QUEBEC – The Swiss are starting to look comfortable among the top eight in international hockey.
Once a B-pool regular, Switzerland displaced Germany in 2003 as the No. 8 team in the world behind the long-established Big-7 – Canada, Russia, the Czech Republic, the United States, Sweden, Finland and Slovakia, in no particular order.
And Slovakia’s failure to get past the preliminary round at the IIHF World Hockey Championship this week will see the Swiss move at least a spot or two higher in the next world rankings of hockey-playing countries.
“To pass Slovakia is a monumental step,” said Ralph Krueger, the Winnipeg native who has coached Switzerland since 1997. “It’s something I thought I’d never see in my time as coach.”
A 7-2 drubbing of lowly Denmark on Sunday guaranteed at least third place in their qualifying round group, thanks to an upset 4-2 victory over Sweden earlier in the tournament.
In other games Sunday, Latvia beat Norway 4-1, Finland beat the United States 3-2 in Halifax and Sweden downed the Czech Republic 5-3 in Quebec City.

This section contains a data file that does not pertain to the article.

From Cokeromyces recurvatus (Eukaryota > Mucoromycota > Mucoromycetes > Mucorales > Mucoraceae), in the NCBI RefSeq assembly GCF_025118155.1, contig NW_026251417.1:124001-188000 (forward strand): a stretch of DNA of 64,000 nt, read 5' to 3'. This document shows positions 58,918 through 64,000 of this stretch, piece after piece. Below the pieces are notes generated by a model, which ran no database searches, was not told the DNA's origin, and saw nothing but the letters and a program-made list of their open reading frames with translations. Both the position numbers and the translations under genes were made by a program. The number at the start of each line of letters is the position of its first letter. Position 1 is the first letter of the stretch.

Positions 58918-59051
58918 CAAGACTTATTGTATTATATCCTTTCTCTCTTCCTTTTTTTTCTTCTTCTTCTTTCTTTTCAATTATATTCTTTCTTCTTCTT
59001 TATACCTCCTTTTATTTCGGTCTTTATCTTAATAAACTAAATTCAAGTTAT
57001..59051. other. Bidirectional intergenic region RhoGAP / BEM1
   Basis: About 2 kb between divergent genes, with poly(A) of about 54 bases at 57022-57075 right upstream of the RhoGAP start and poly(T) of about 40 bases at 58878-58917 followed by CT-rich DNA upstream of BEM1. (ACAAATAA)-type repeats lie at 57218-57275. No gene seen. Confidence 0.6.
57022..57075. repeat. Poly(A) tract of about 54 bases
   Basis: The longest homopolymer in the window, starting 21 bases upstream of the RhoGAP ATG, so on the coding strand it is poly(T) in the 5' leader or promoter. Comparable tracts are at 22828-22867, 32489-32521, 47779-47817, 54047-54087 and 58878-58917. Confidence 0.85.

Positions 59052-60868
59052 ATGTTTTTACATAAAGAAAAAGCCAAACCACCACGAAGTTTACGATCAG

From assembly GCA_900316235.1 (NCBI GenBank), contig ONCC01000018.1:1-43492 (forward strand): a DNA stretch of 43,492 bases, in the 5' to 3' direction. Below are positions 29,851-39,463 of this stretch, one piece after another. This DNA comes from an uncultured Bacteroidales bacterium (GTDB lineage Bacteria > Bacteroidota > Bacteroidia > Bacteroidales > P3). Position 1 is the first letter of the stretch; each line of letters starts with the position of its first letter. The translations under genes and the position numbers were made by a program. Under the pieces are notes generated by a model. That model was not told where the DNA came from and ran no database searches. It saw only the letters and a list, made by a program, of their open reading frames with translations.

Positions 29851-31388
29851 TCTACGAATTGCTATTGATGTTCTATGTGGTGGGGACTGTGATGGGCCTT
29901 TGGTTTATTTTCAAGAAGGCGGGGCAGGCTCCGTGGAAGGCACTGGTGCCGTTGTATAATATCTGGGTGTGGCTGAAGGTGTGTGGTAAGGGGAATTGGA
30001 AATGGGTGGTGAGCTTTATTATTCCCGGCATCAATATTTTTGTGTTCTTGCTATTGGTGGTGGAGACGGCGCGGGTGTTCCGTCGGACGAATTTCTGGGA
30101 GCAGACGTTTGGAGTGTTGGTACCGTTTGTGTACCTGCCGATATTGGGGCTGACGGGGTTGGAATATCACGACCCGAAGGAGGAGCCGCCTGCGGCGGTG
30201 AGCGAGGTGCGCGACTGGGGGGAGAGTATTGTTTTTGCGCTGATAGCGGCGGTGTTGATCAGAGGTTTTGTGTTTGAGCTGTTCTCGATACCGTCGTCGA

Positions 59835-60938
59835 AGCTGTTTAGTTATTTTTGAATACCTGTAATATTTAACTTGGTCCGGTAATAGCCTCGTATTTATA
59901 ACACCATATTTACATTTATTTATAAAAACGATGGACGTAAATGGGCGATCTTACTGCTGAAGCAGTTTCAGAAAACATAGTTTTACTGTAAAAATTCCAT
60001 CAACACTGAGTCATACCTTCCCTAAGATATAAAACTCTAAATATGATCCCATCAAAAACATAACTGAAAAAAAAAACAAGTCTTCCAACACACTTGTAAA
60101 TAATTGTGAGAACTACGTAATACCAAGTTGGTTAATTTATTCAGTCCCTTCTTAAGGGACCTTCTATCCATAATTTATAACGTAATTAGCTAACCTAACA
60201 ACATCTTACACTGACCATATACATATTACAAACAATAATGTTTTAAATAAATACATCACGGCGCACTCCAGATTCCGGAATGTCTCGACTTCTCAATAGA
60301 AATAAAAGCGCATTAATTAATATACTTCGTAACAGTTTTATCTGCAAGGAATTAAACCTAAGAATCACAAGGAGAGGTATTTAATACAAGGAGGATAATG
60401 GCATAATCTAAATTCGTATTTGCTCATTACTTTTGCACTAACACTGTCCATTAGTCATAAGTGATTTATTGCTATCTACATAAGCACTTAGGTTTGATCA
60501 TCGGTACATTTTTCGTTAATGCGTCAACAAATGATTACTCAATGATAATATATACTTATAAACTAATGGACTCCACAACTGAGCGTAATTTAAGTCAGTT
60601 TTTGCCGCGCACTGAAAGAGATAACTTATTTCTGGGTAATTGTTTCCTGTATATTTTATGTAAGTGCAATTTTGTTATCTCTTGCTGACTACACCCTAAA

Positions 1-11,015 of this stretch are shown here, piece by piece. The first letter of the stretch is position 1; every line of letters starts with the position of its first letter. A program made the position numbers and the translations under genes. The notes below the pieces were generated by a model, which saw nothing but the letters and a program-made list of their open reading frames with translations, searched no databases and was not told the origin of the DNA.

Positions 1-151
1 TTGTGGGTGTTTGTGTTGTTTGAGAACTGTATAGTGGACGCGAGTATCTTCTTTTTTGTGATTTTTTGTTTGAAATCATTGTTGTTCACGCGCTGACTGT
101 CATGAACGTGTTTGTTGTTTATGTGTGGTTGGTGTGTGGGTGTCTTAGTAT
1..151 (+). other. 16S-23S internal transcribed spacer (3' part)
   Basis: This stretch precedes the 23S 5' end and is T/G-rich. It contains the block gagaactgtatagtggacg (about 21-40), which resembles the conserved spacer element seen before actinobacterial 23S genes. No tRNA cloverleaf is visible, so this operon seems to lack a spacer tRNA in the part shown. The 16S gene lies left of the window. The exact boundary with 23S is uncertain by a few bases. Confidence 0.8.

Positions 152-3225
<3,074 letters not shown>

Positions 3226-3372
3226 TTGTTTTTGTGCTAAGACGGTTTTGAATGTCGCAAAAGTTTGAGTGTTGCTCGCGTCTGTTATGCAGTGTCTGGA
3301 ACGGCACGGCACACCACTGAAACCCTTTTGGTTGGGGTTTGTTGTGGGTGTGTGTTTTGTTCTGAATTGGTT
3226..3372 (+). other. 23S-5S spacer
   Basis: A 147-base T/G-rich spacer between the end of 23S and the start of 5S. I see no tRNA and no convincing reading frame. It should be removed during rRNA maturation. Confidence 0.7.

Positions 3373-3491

Switzerland plays its last round robin game Monday against Russia.
The Swiss were coming off a deflating 5-0 loss to the Czechs and stormed out against Denmark, taking an early 2-0 lead then outshooting them 54-20 enroute to a lopsided win.
“We had a few days to regroup and I’m really pleased with how we started,” said Krueger. “We’re excited to be back in the quarter-finals.
“It’s great for our program. It could have ruined the week if we had a bad game today.”
Switzerland’s rise as a hockey power has come through strong youth programs and a good national pro league.
Only one player on the world championship team, Sault Ste. Marie, Ont., native Paul DiPietro, was developed outside the country, and the former NHL forward plays for Zug in the Swiss league and has had Swiss citizenship for several years.
What is surprising about this year’s team is that they are winning without a handful of long-time national team stalwarts, including their only full-time NHL skater – Montreal Canadien Mark Streit.
Streit, who had 62 points playing forward and defence for Montreal, is out with a back injury.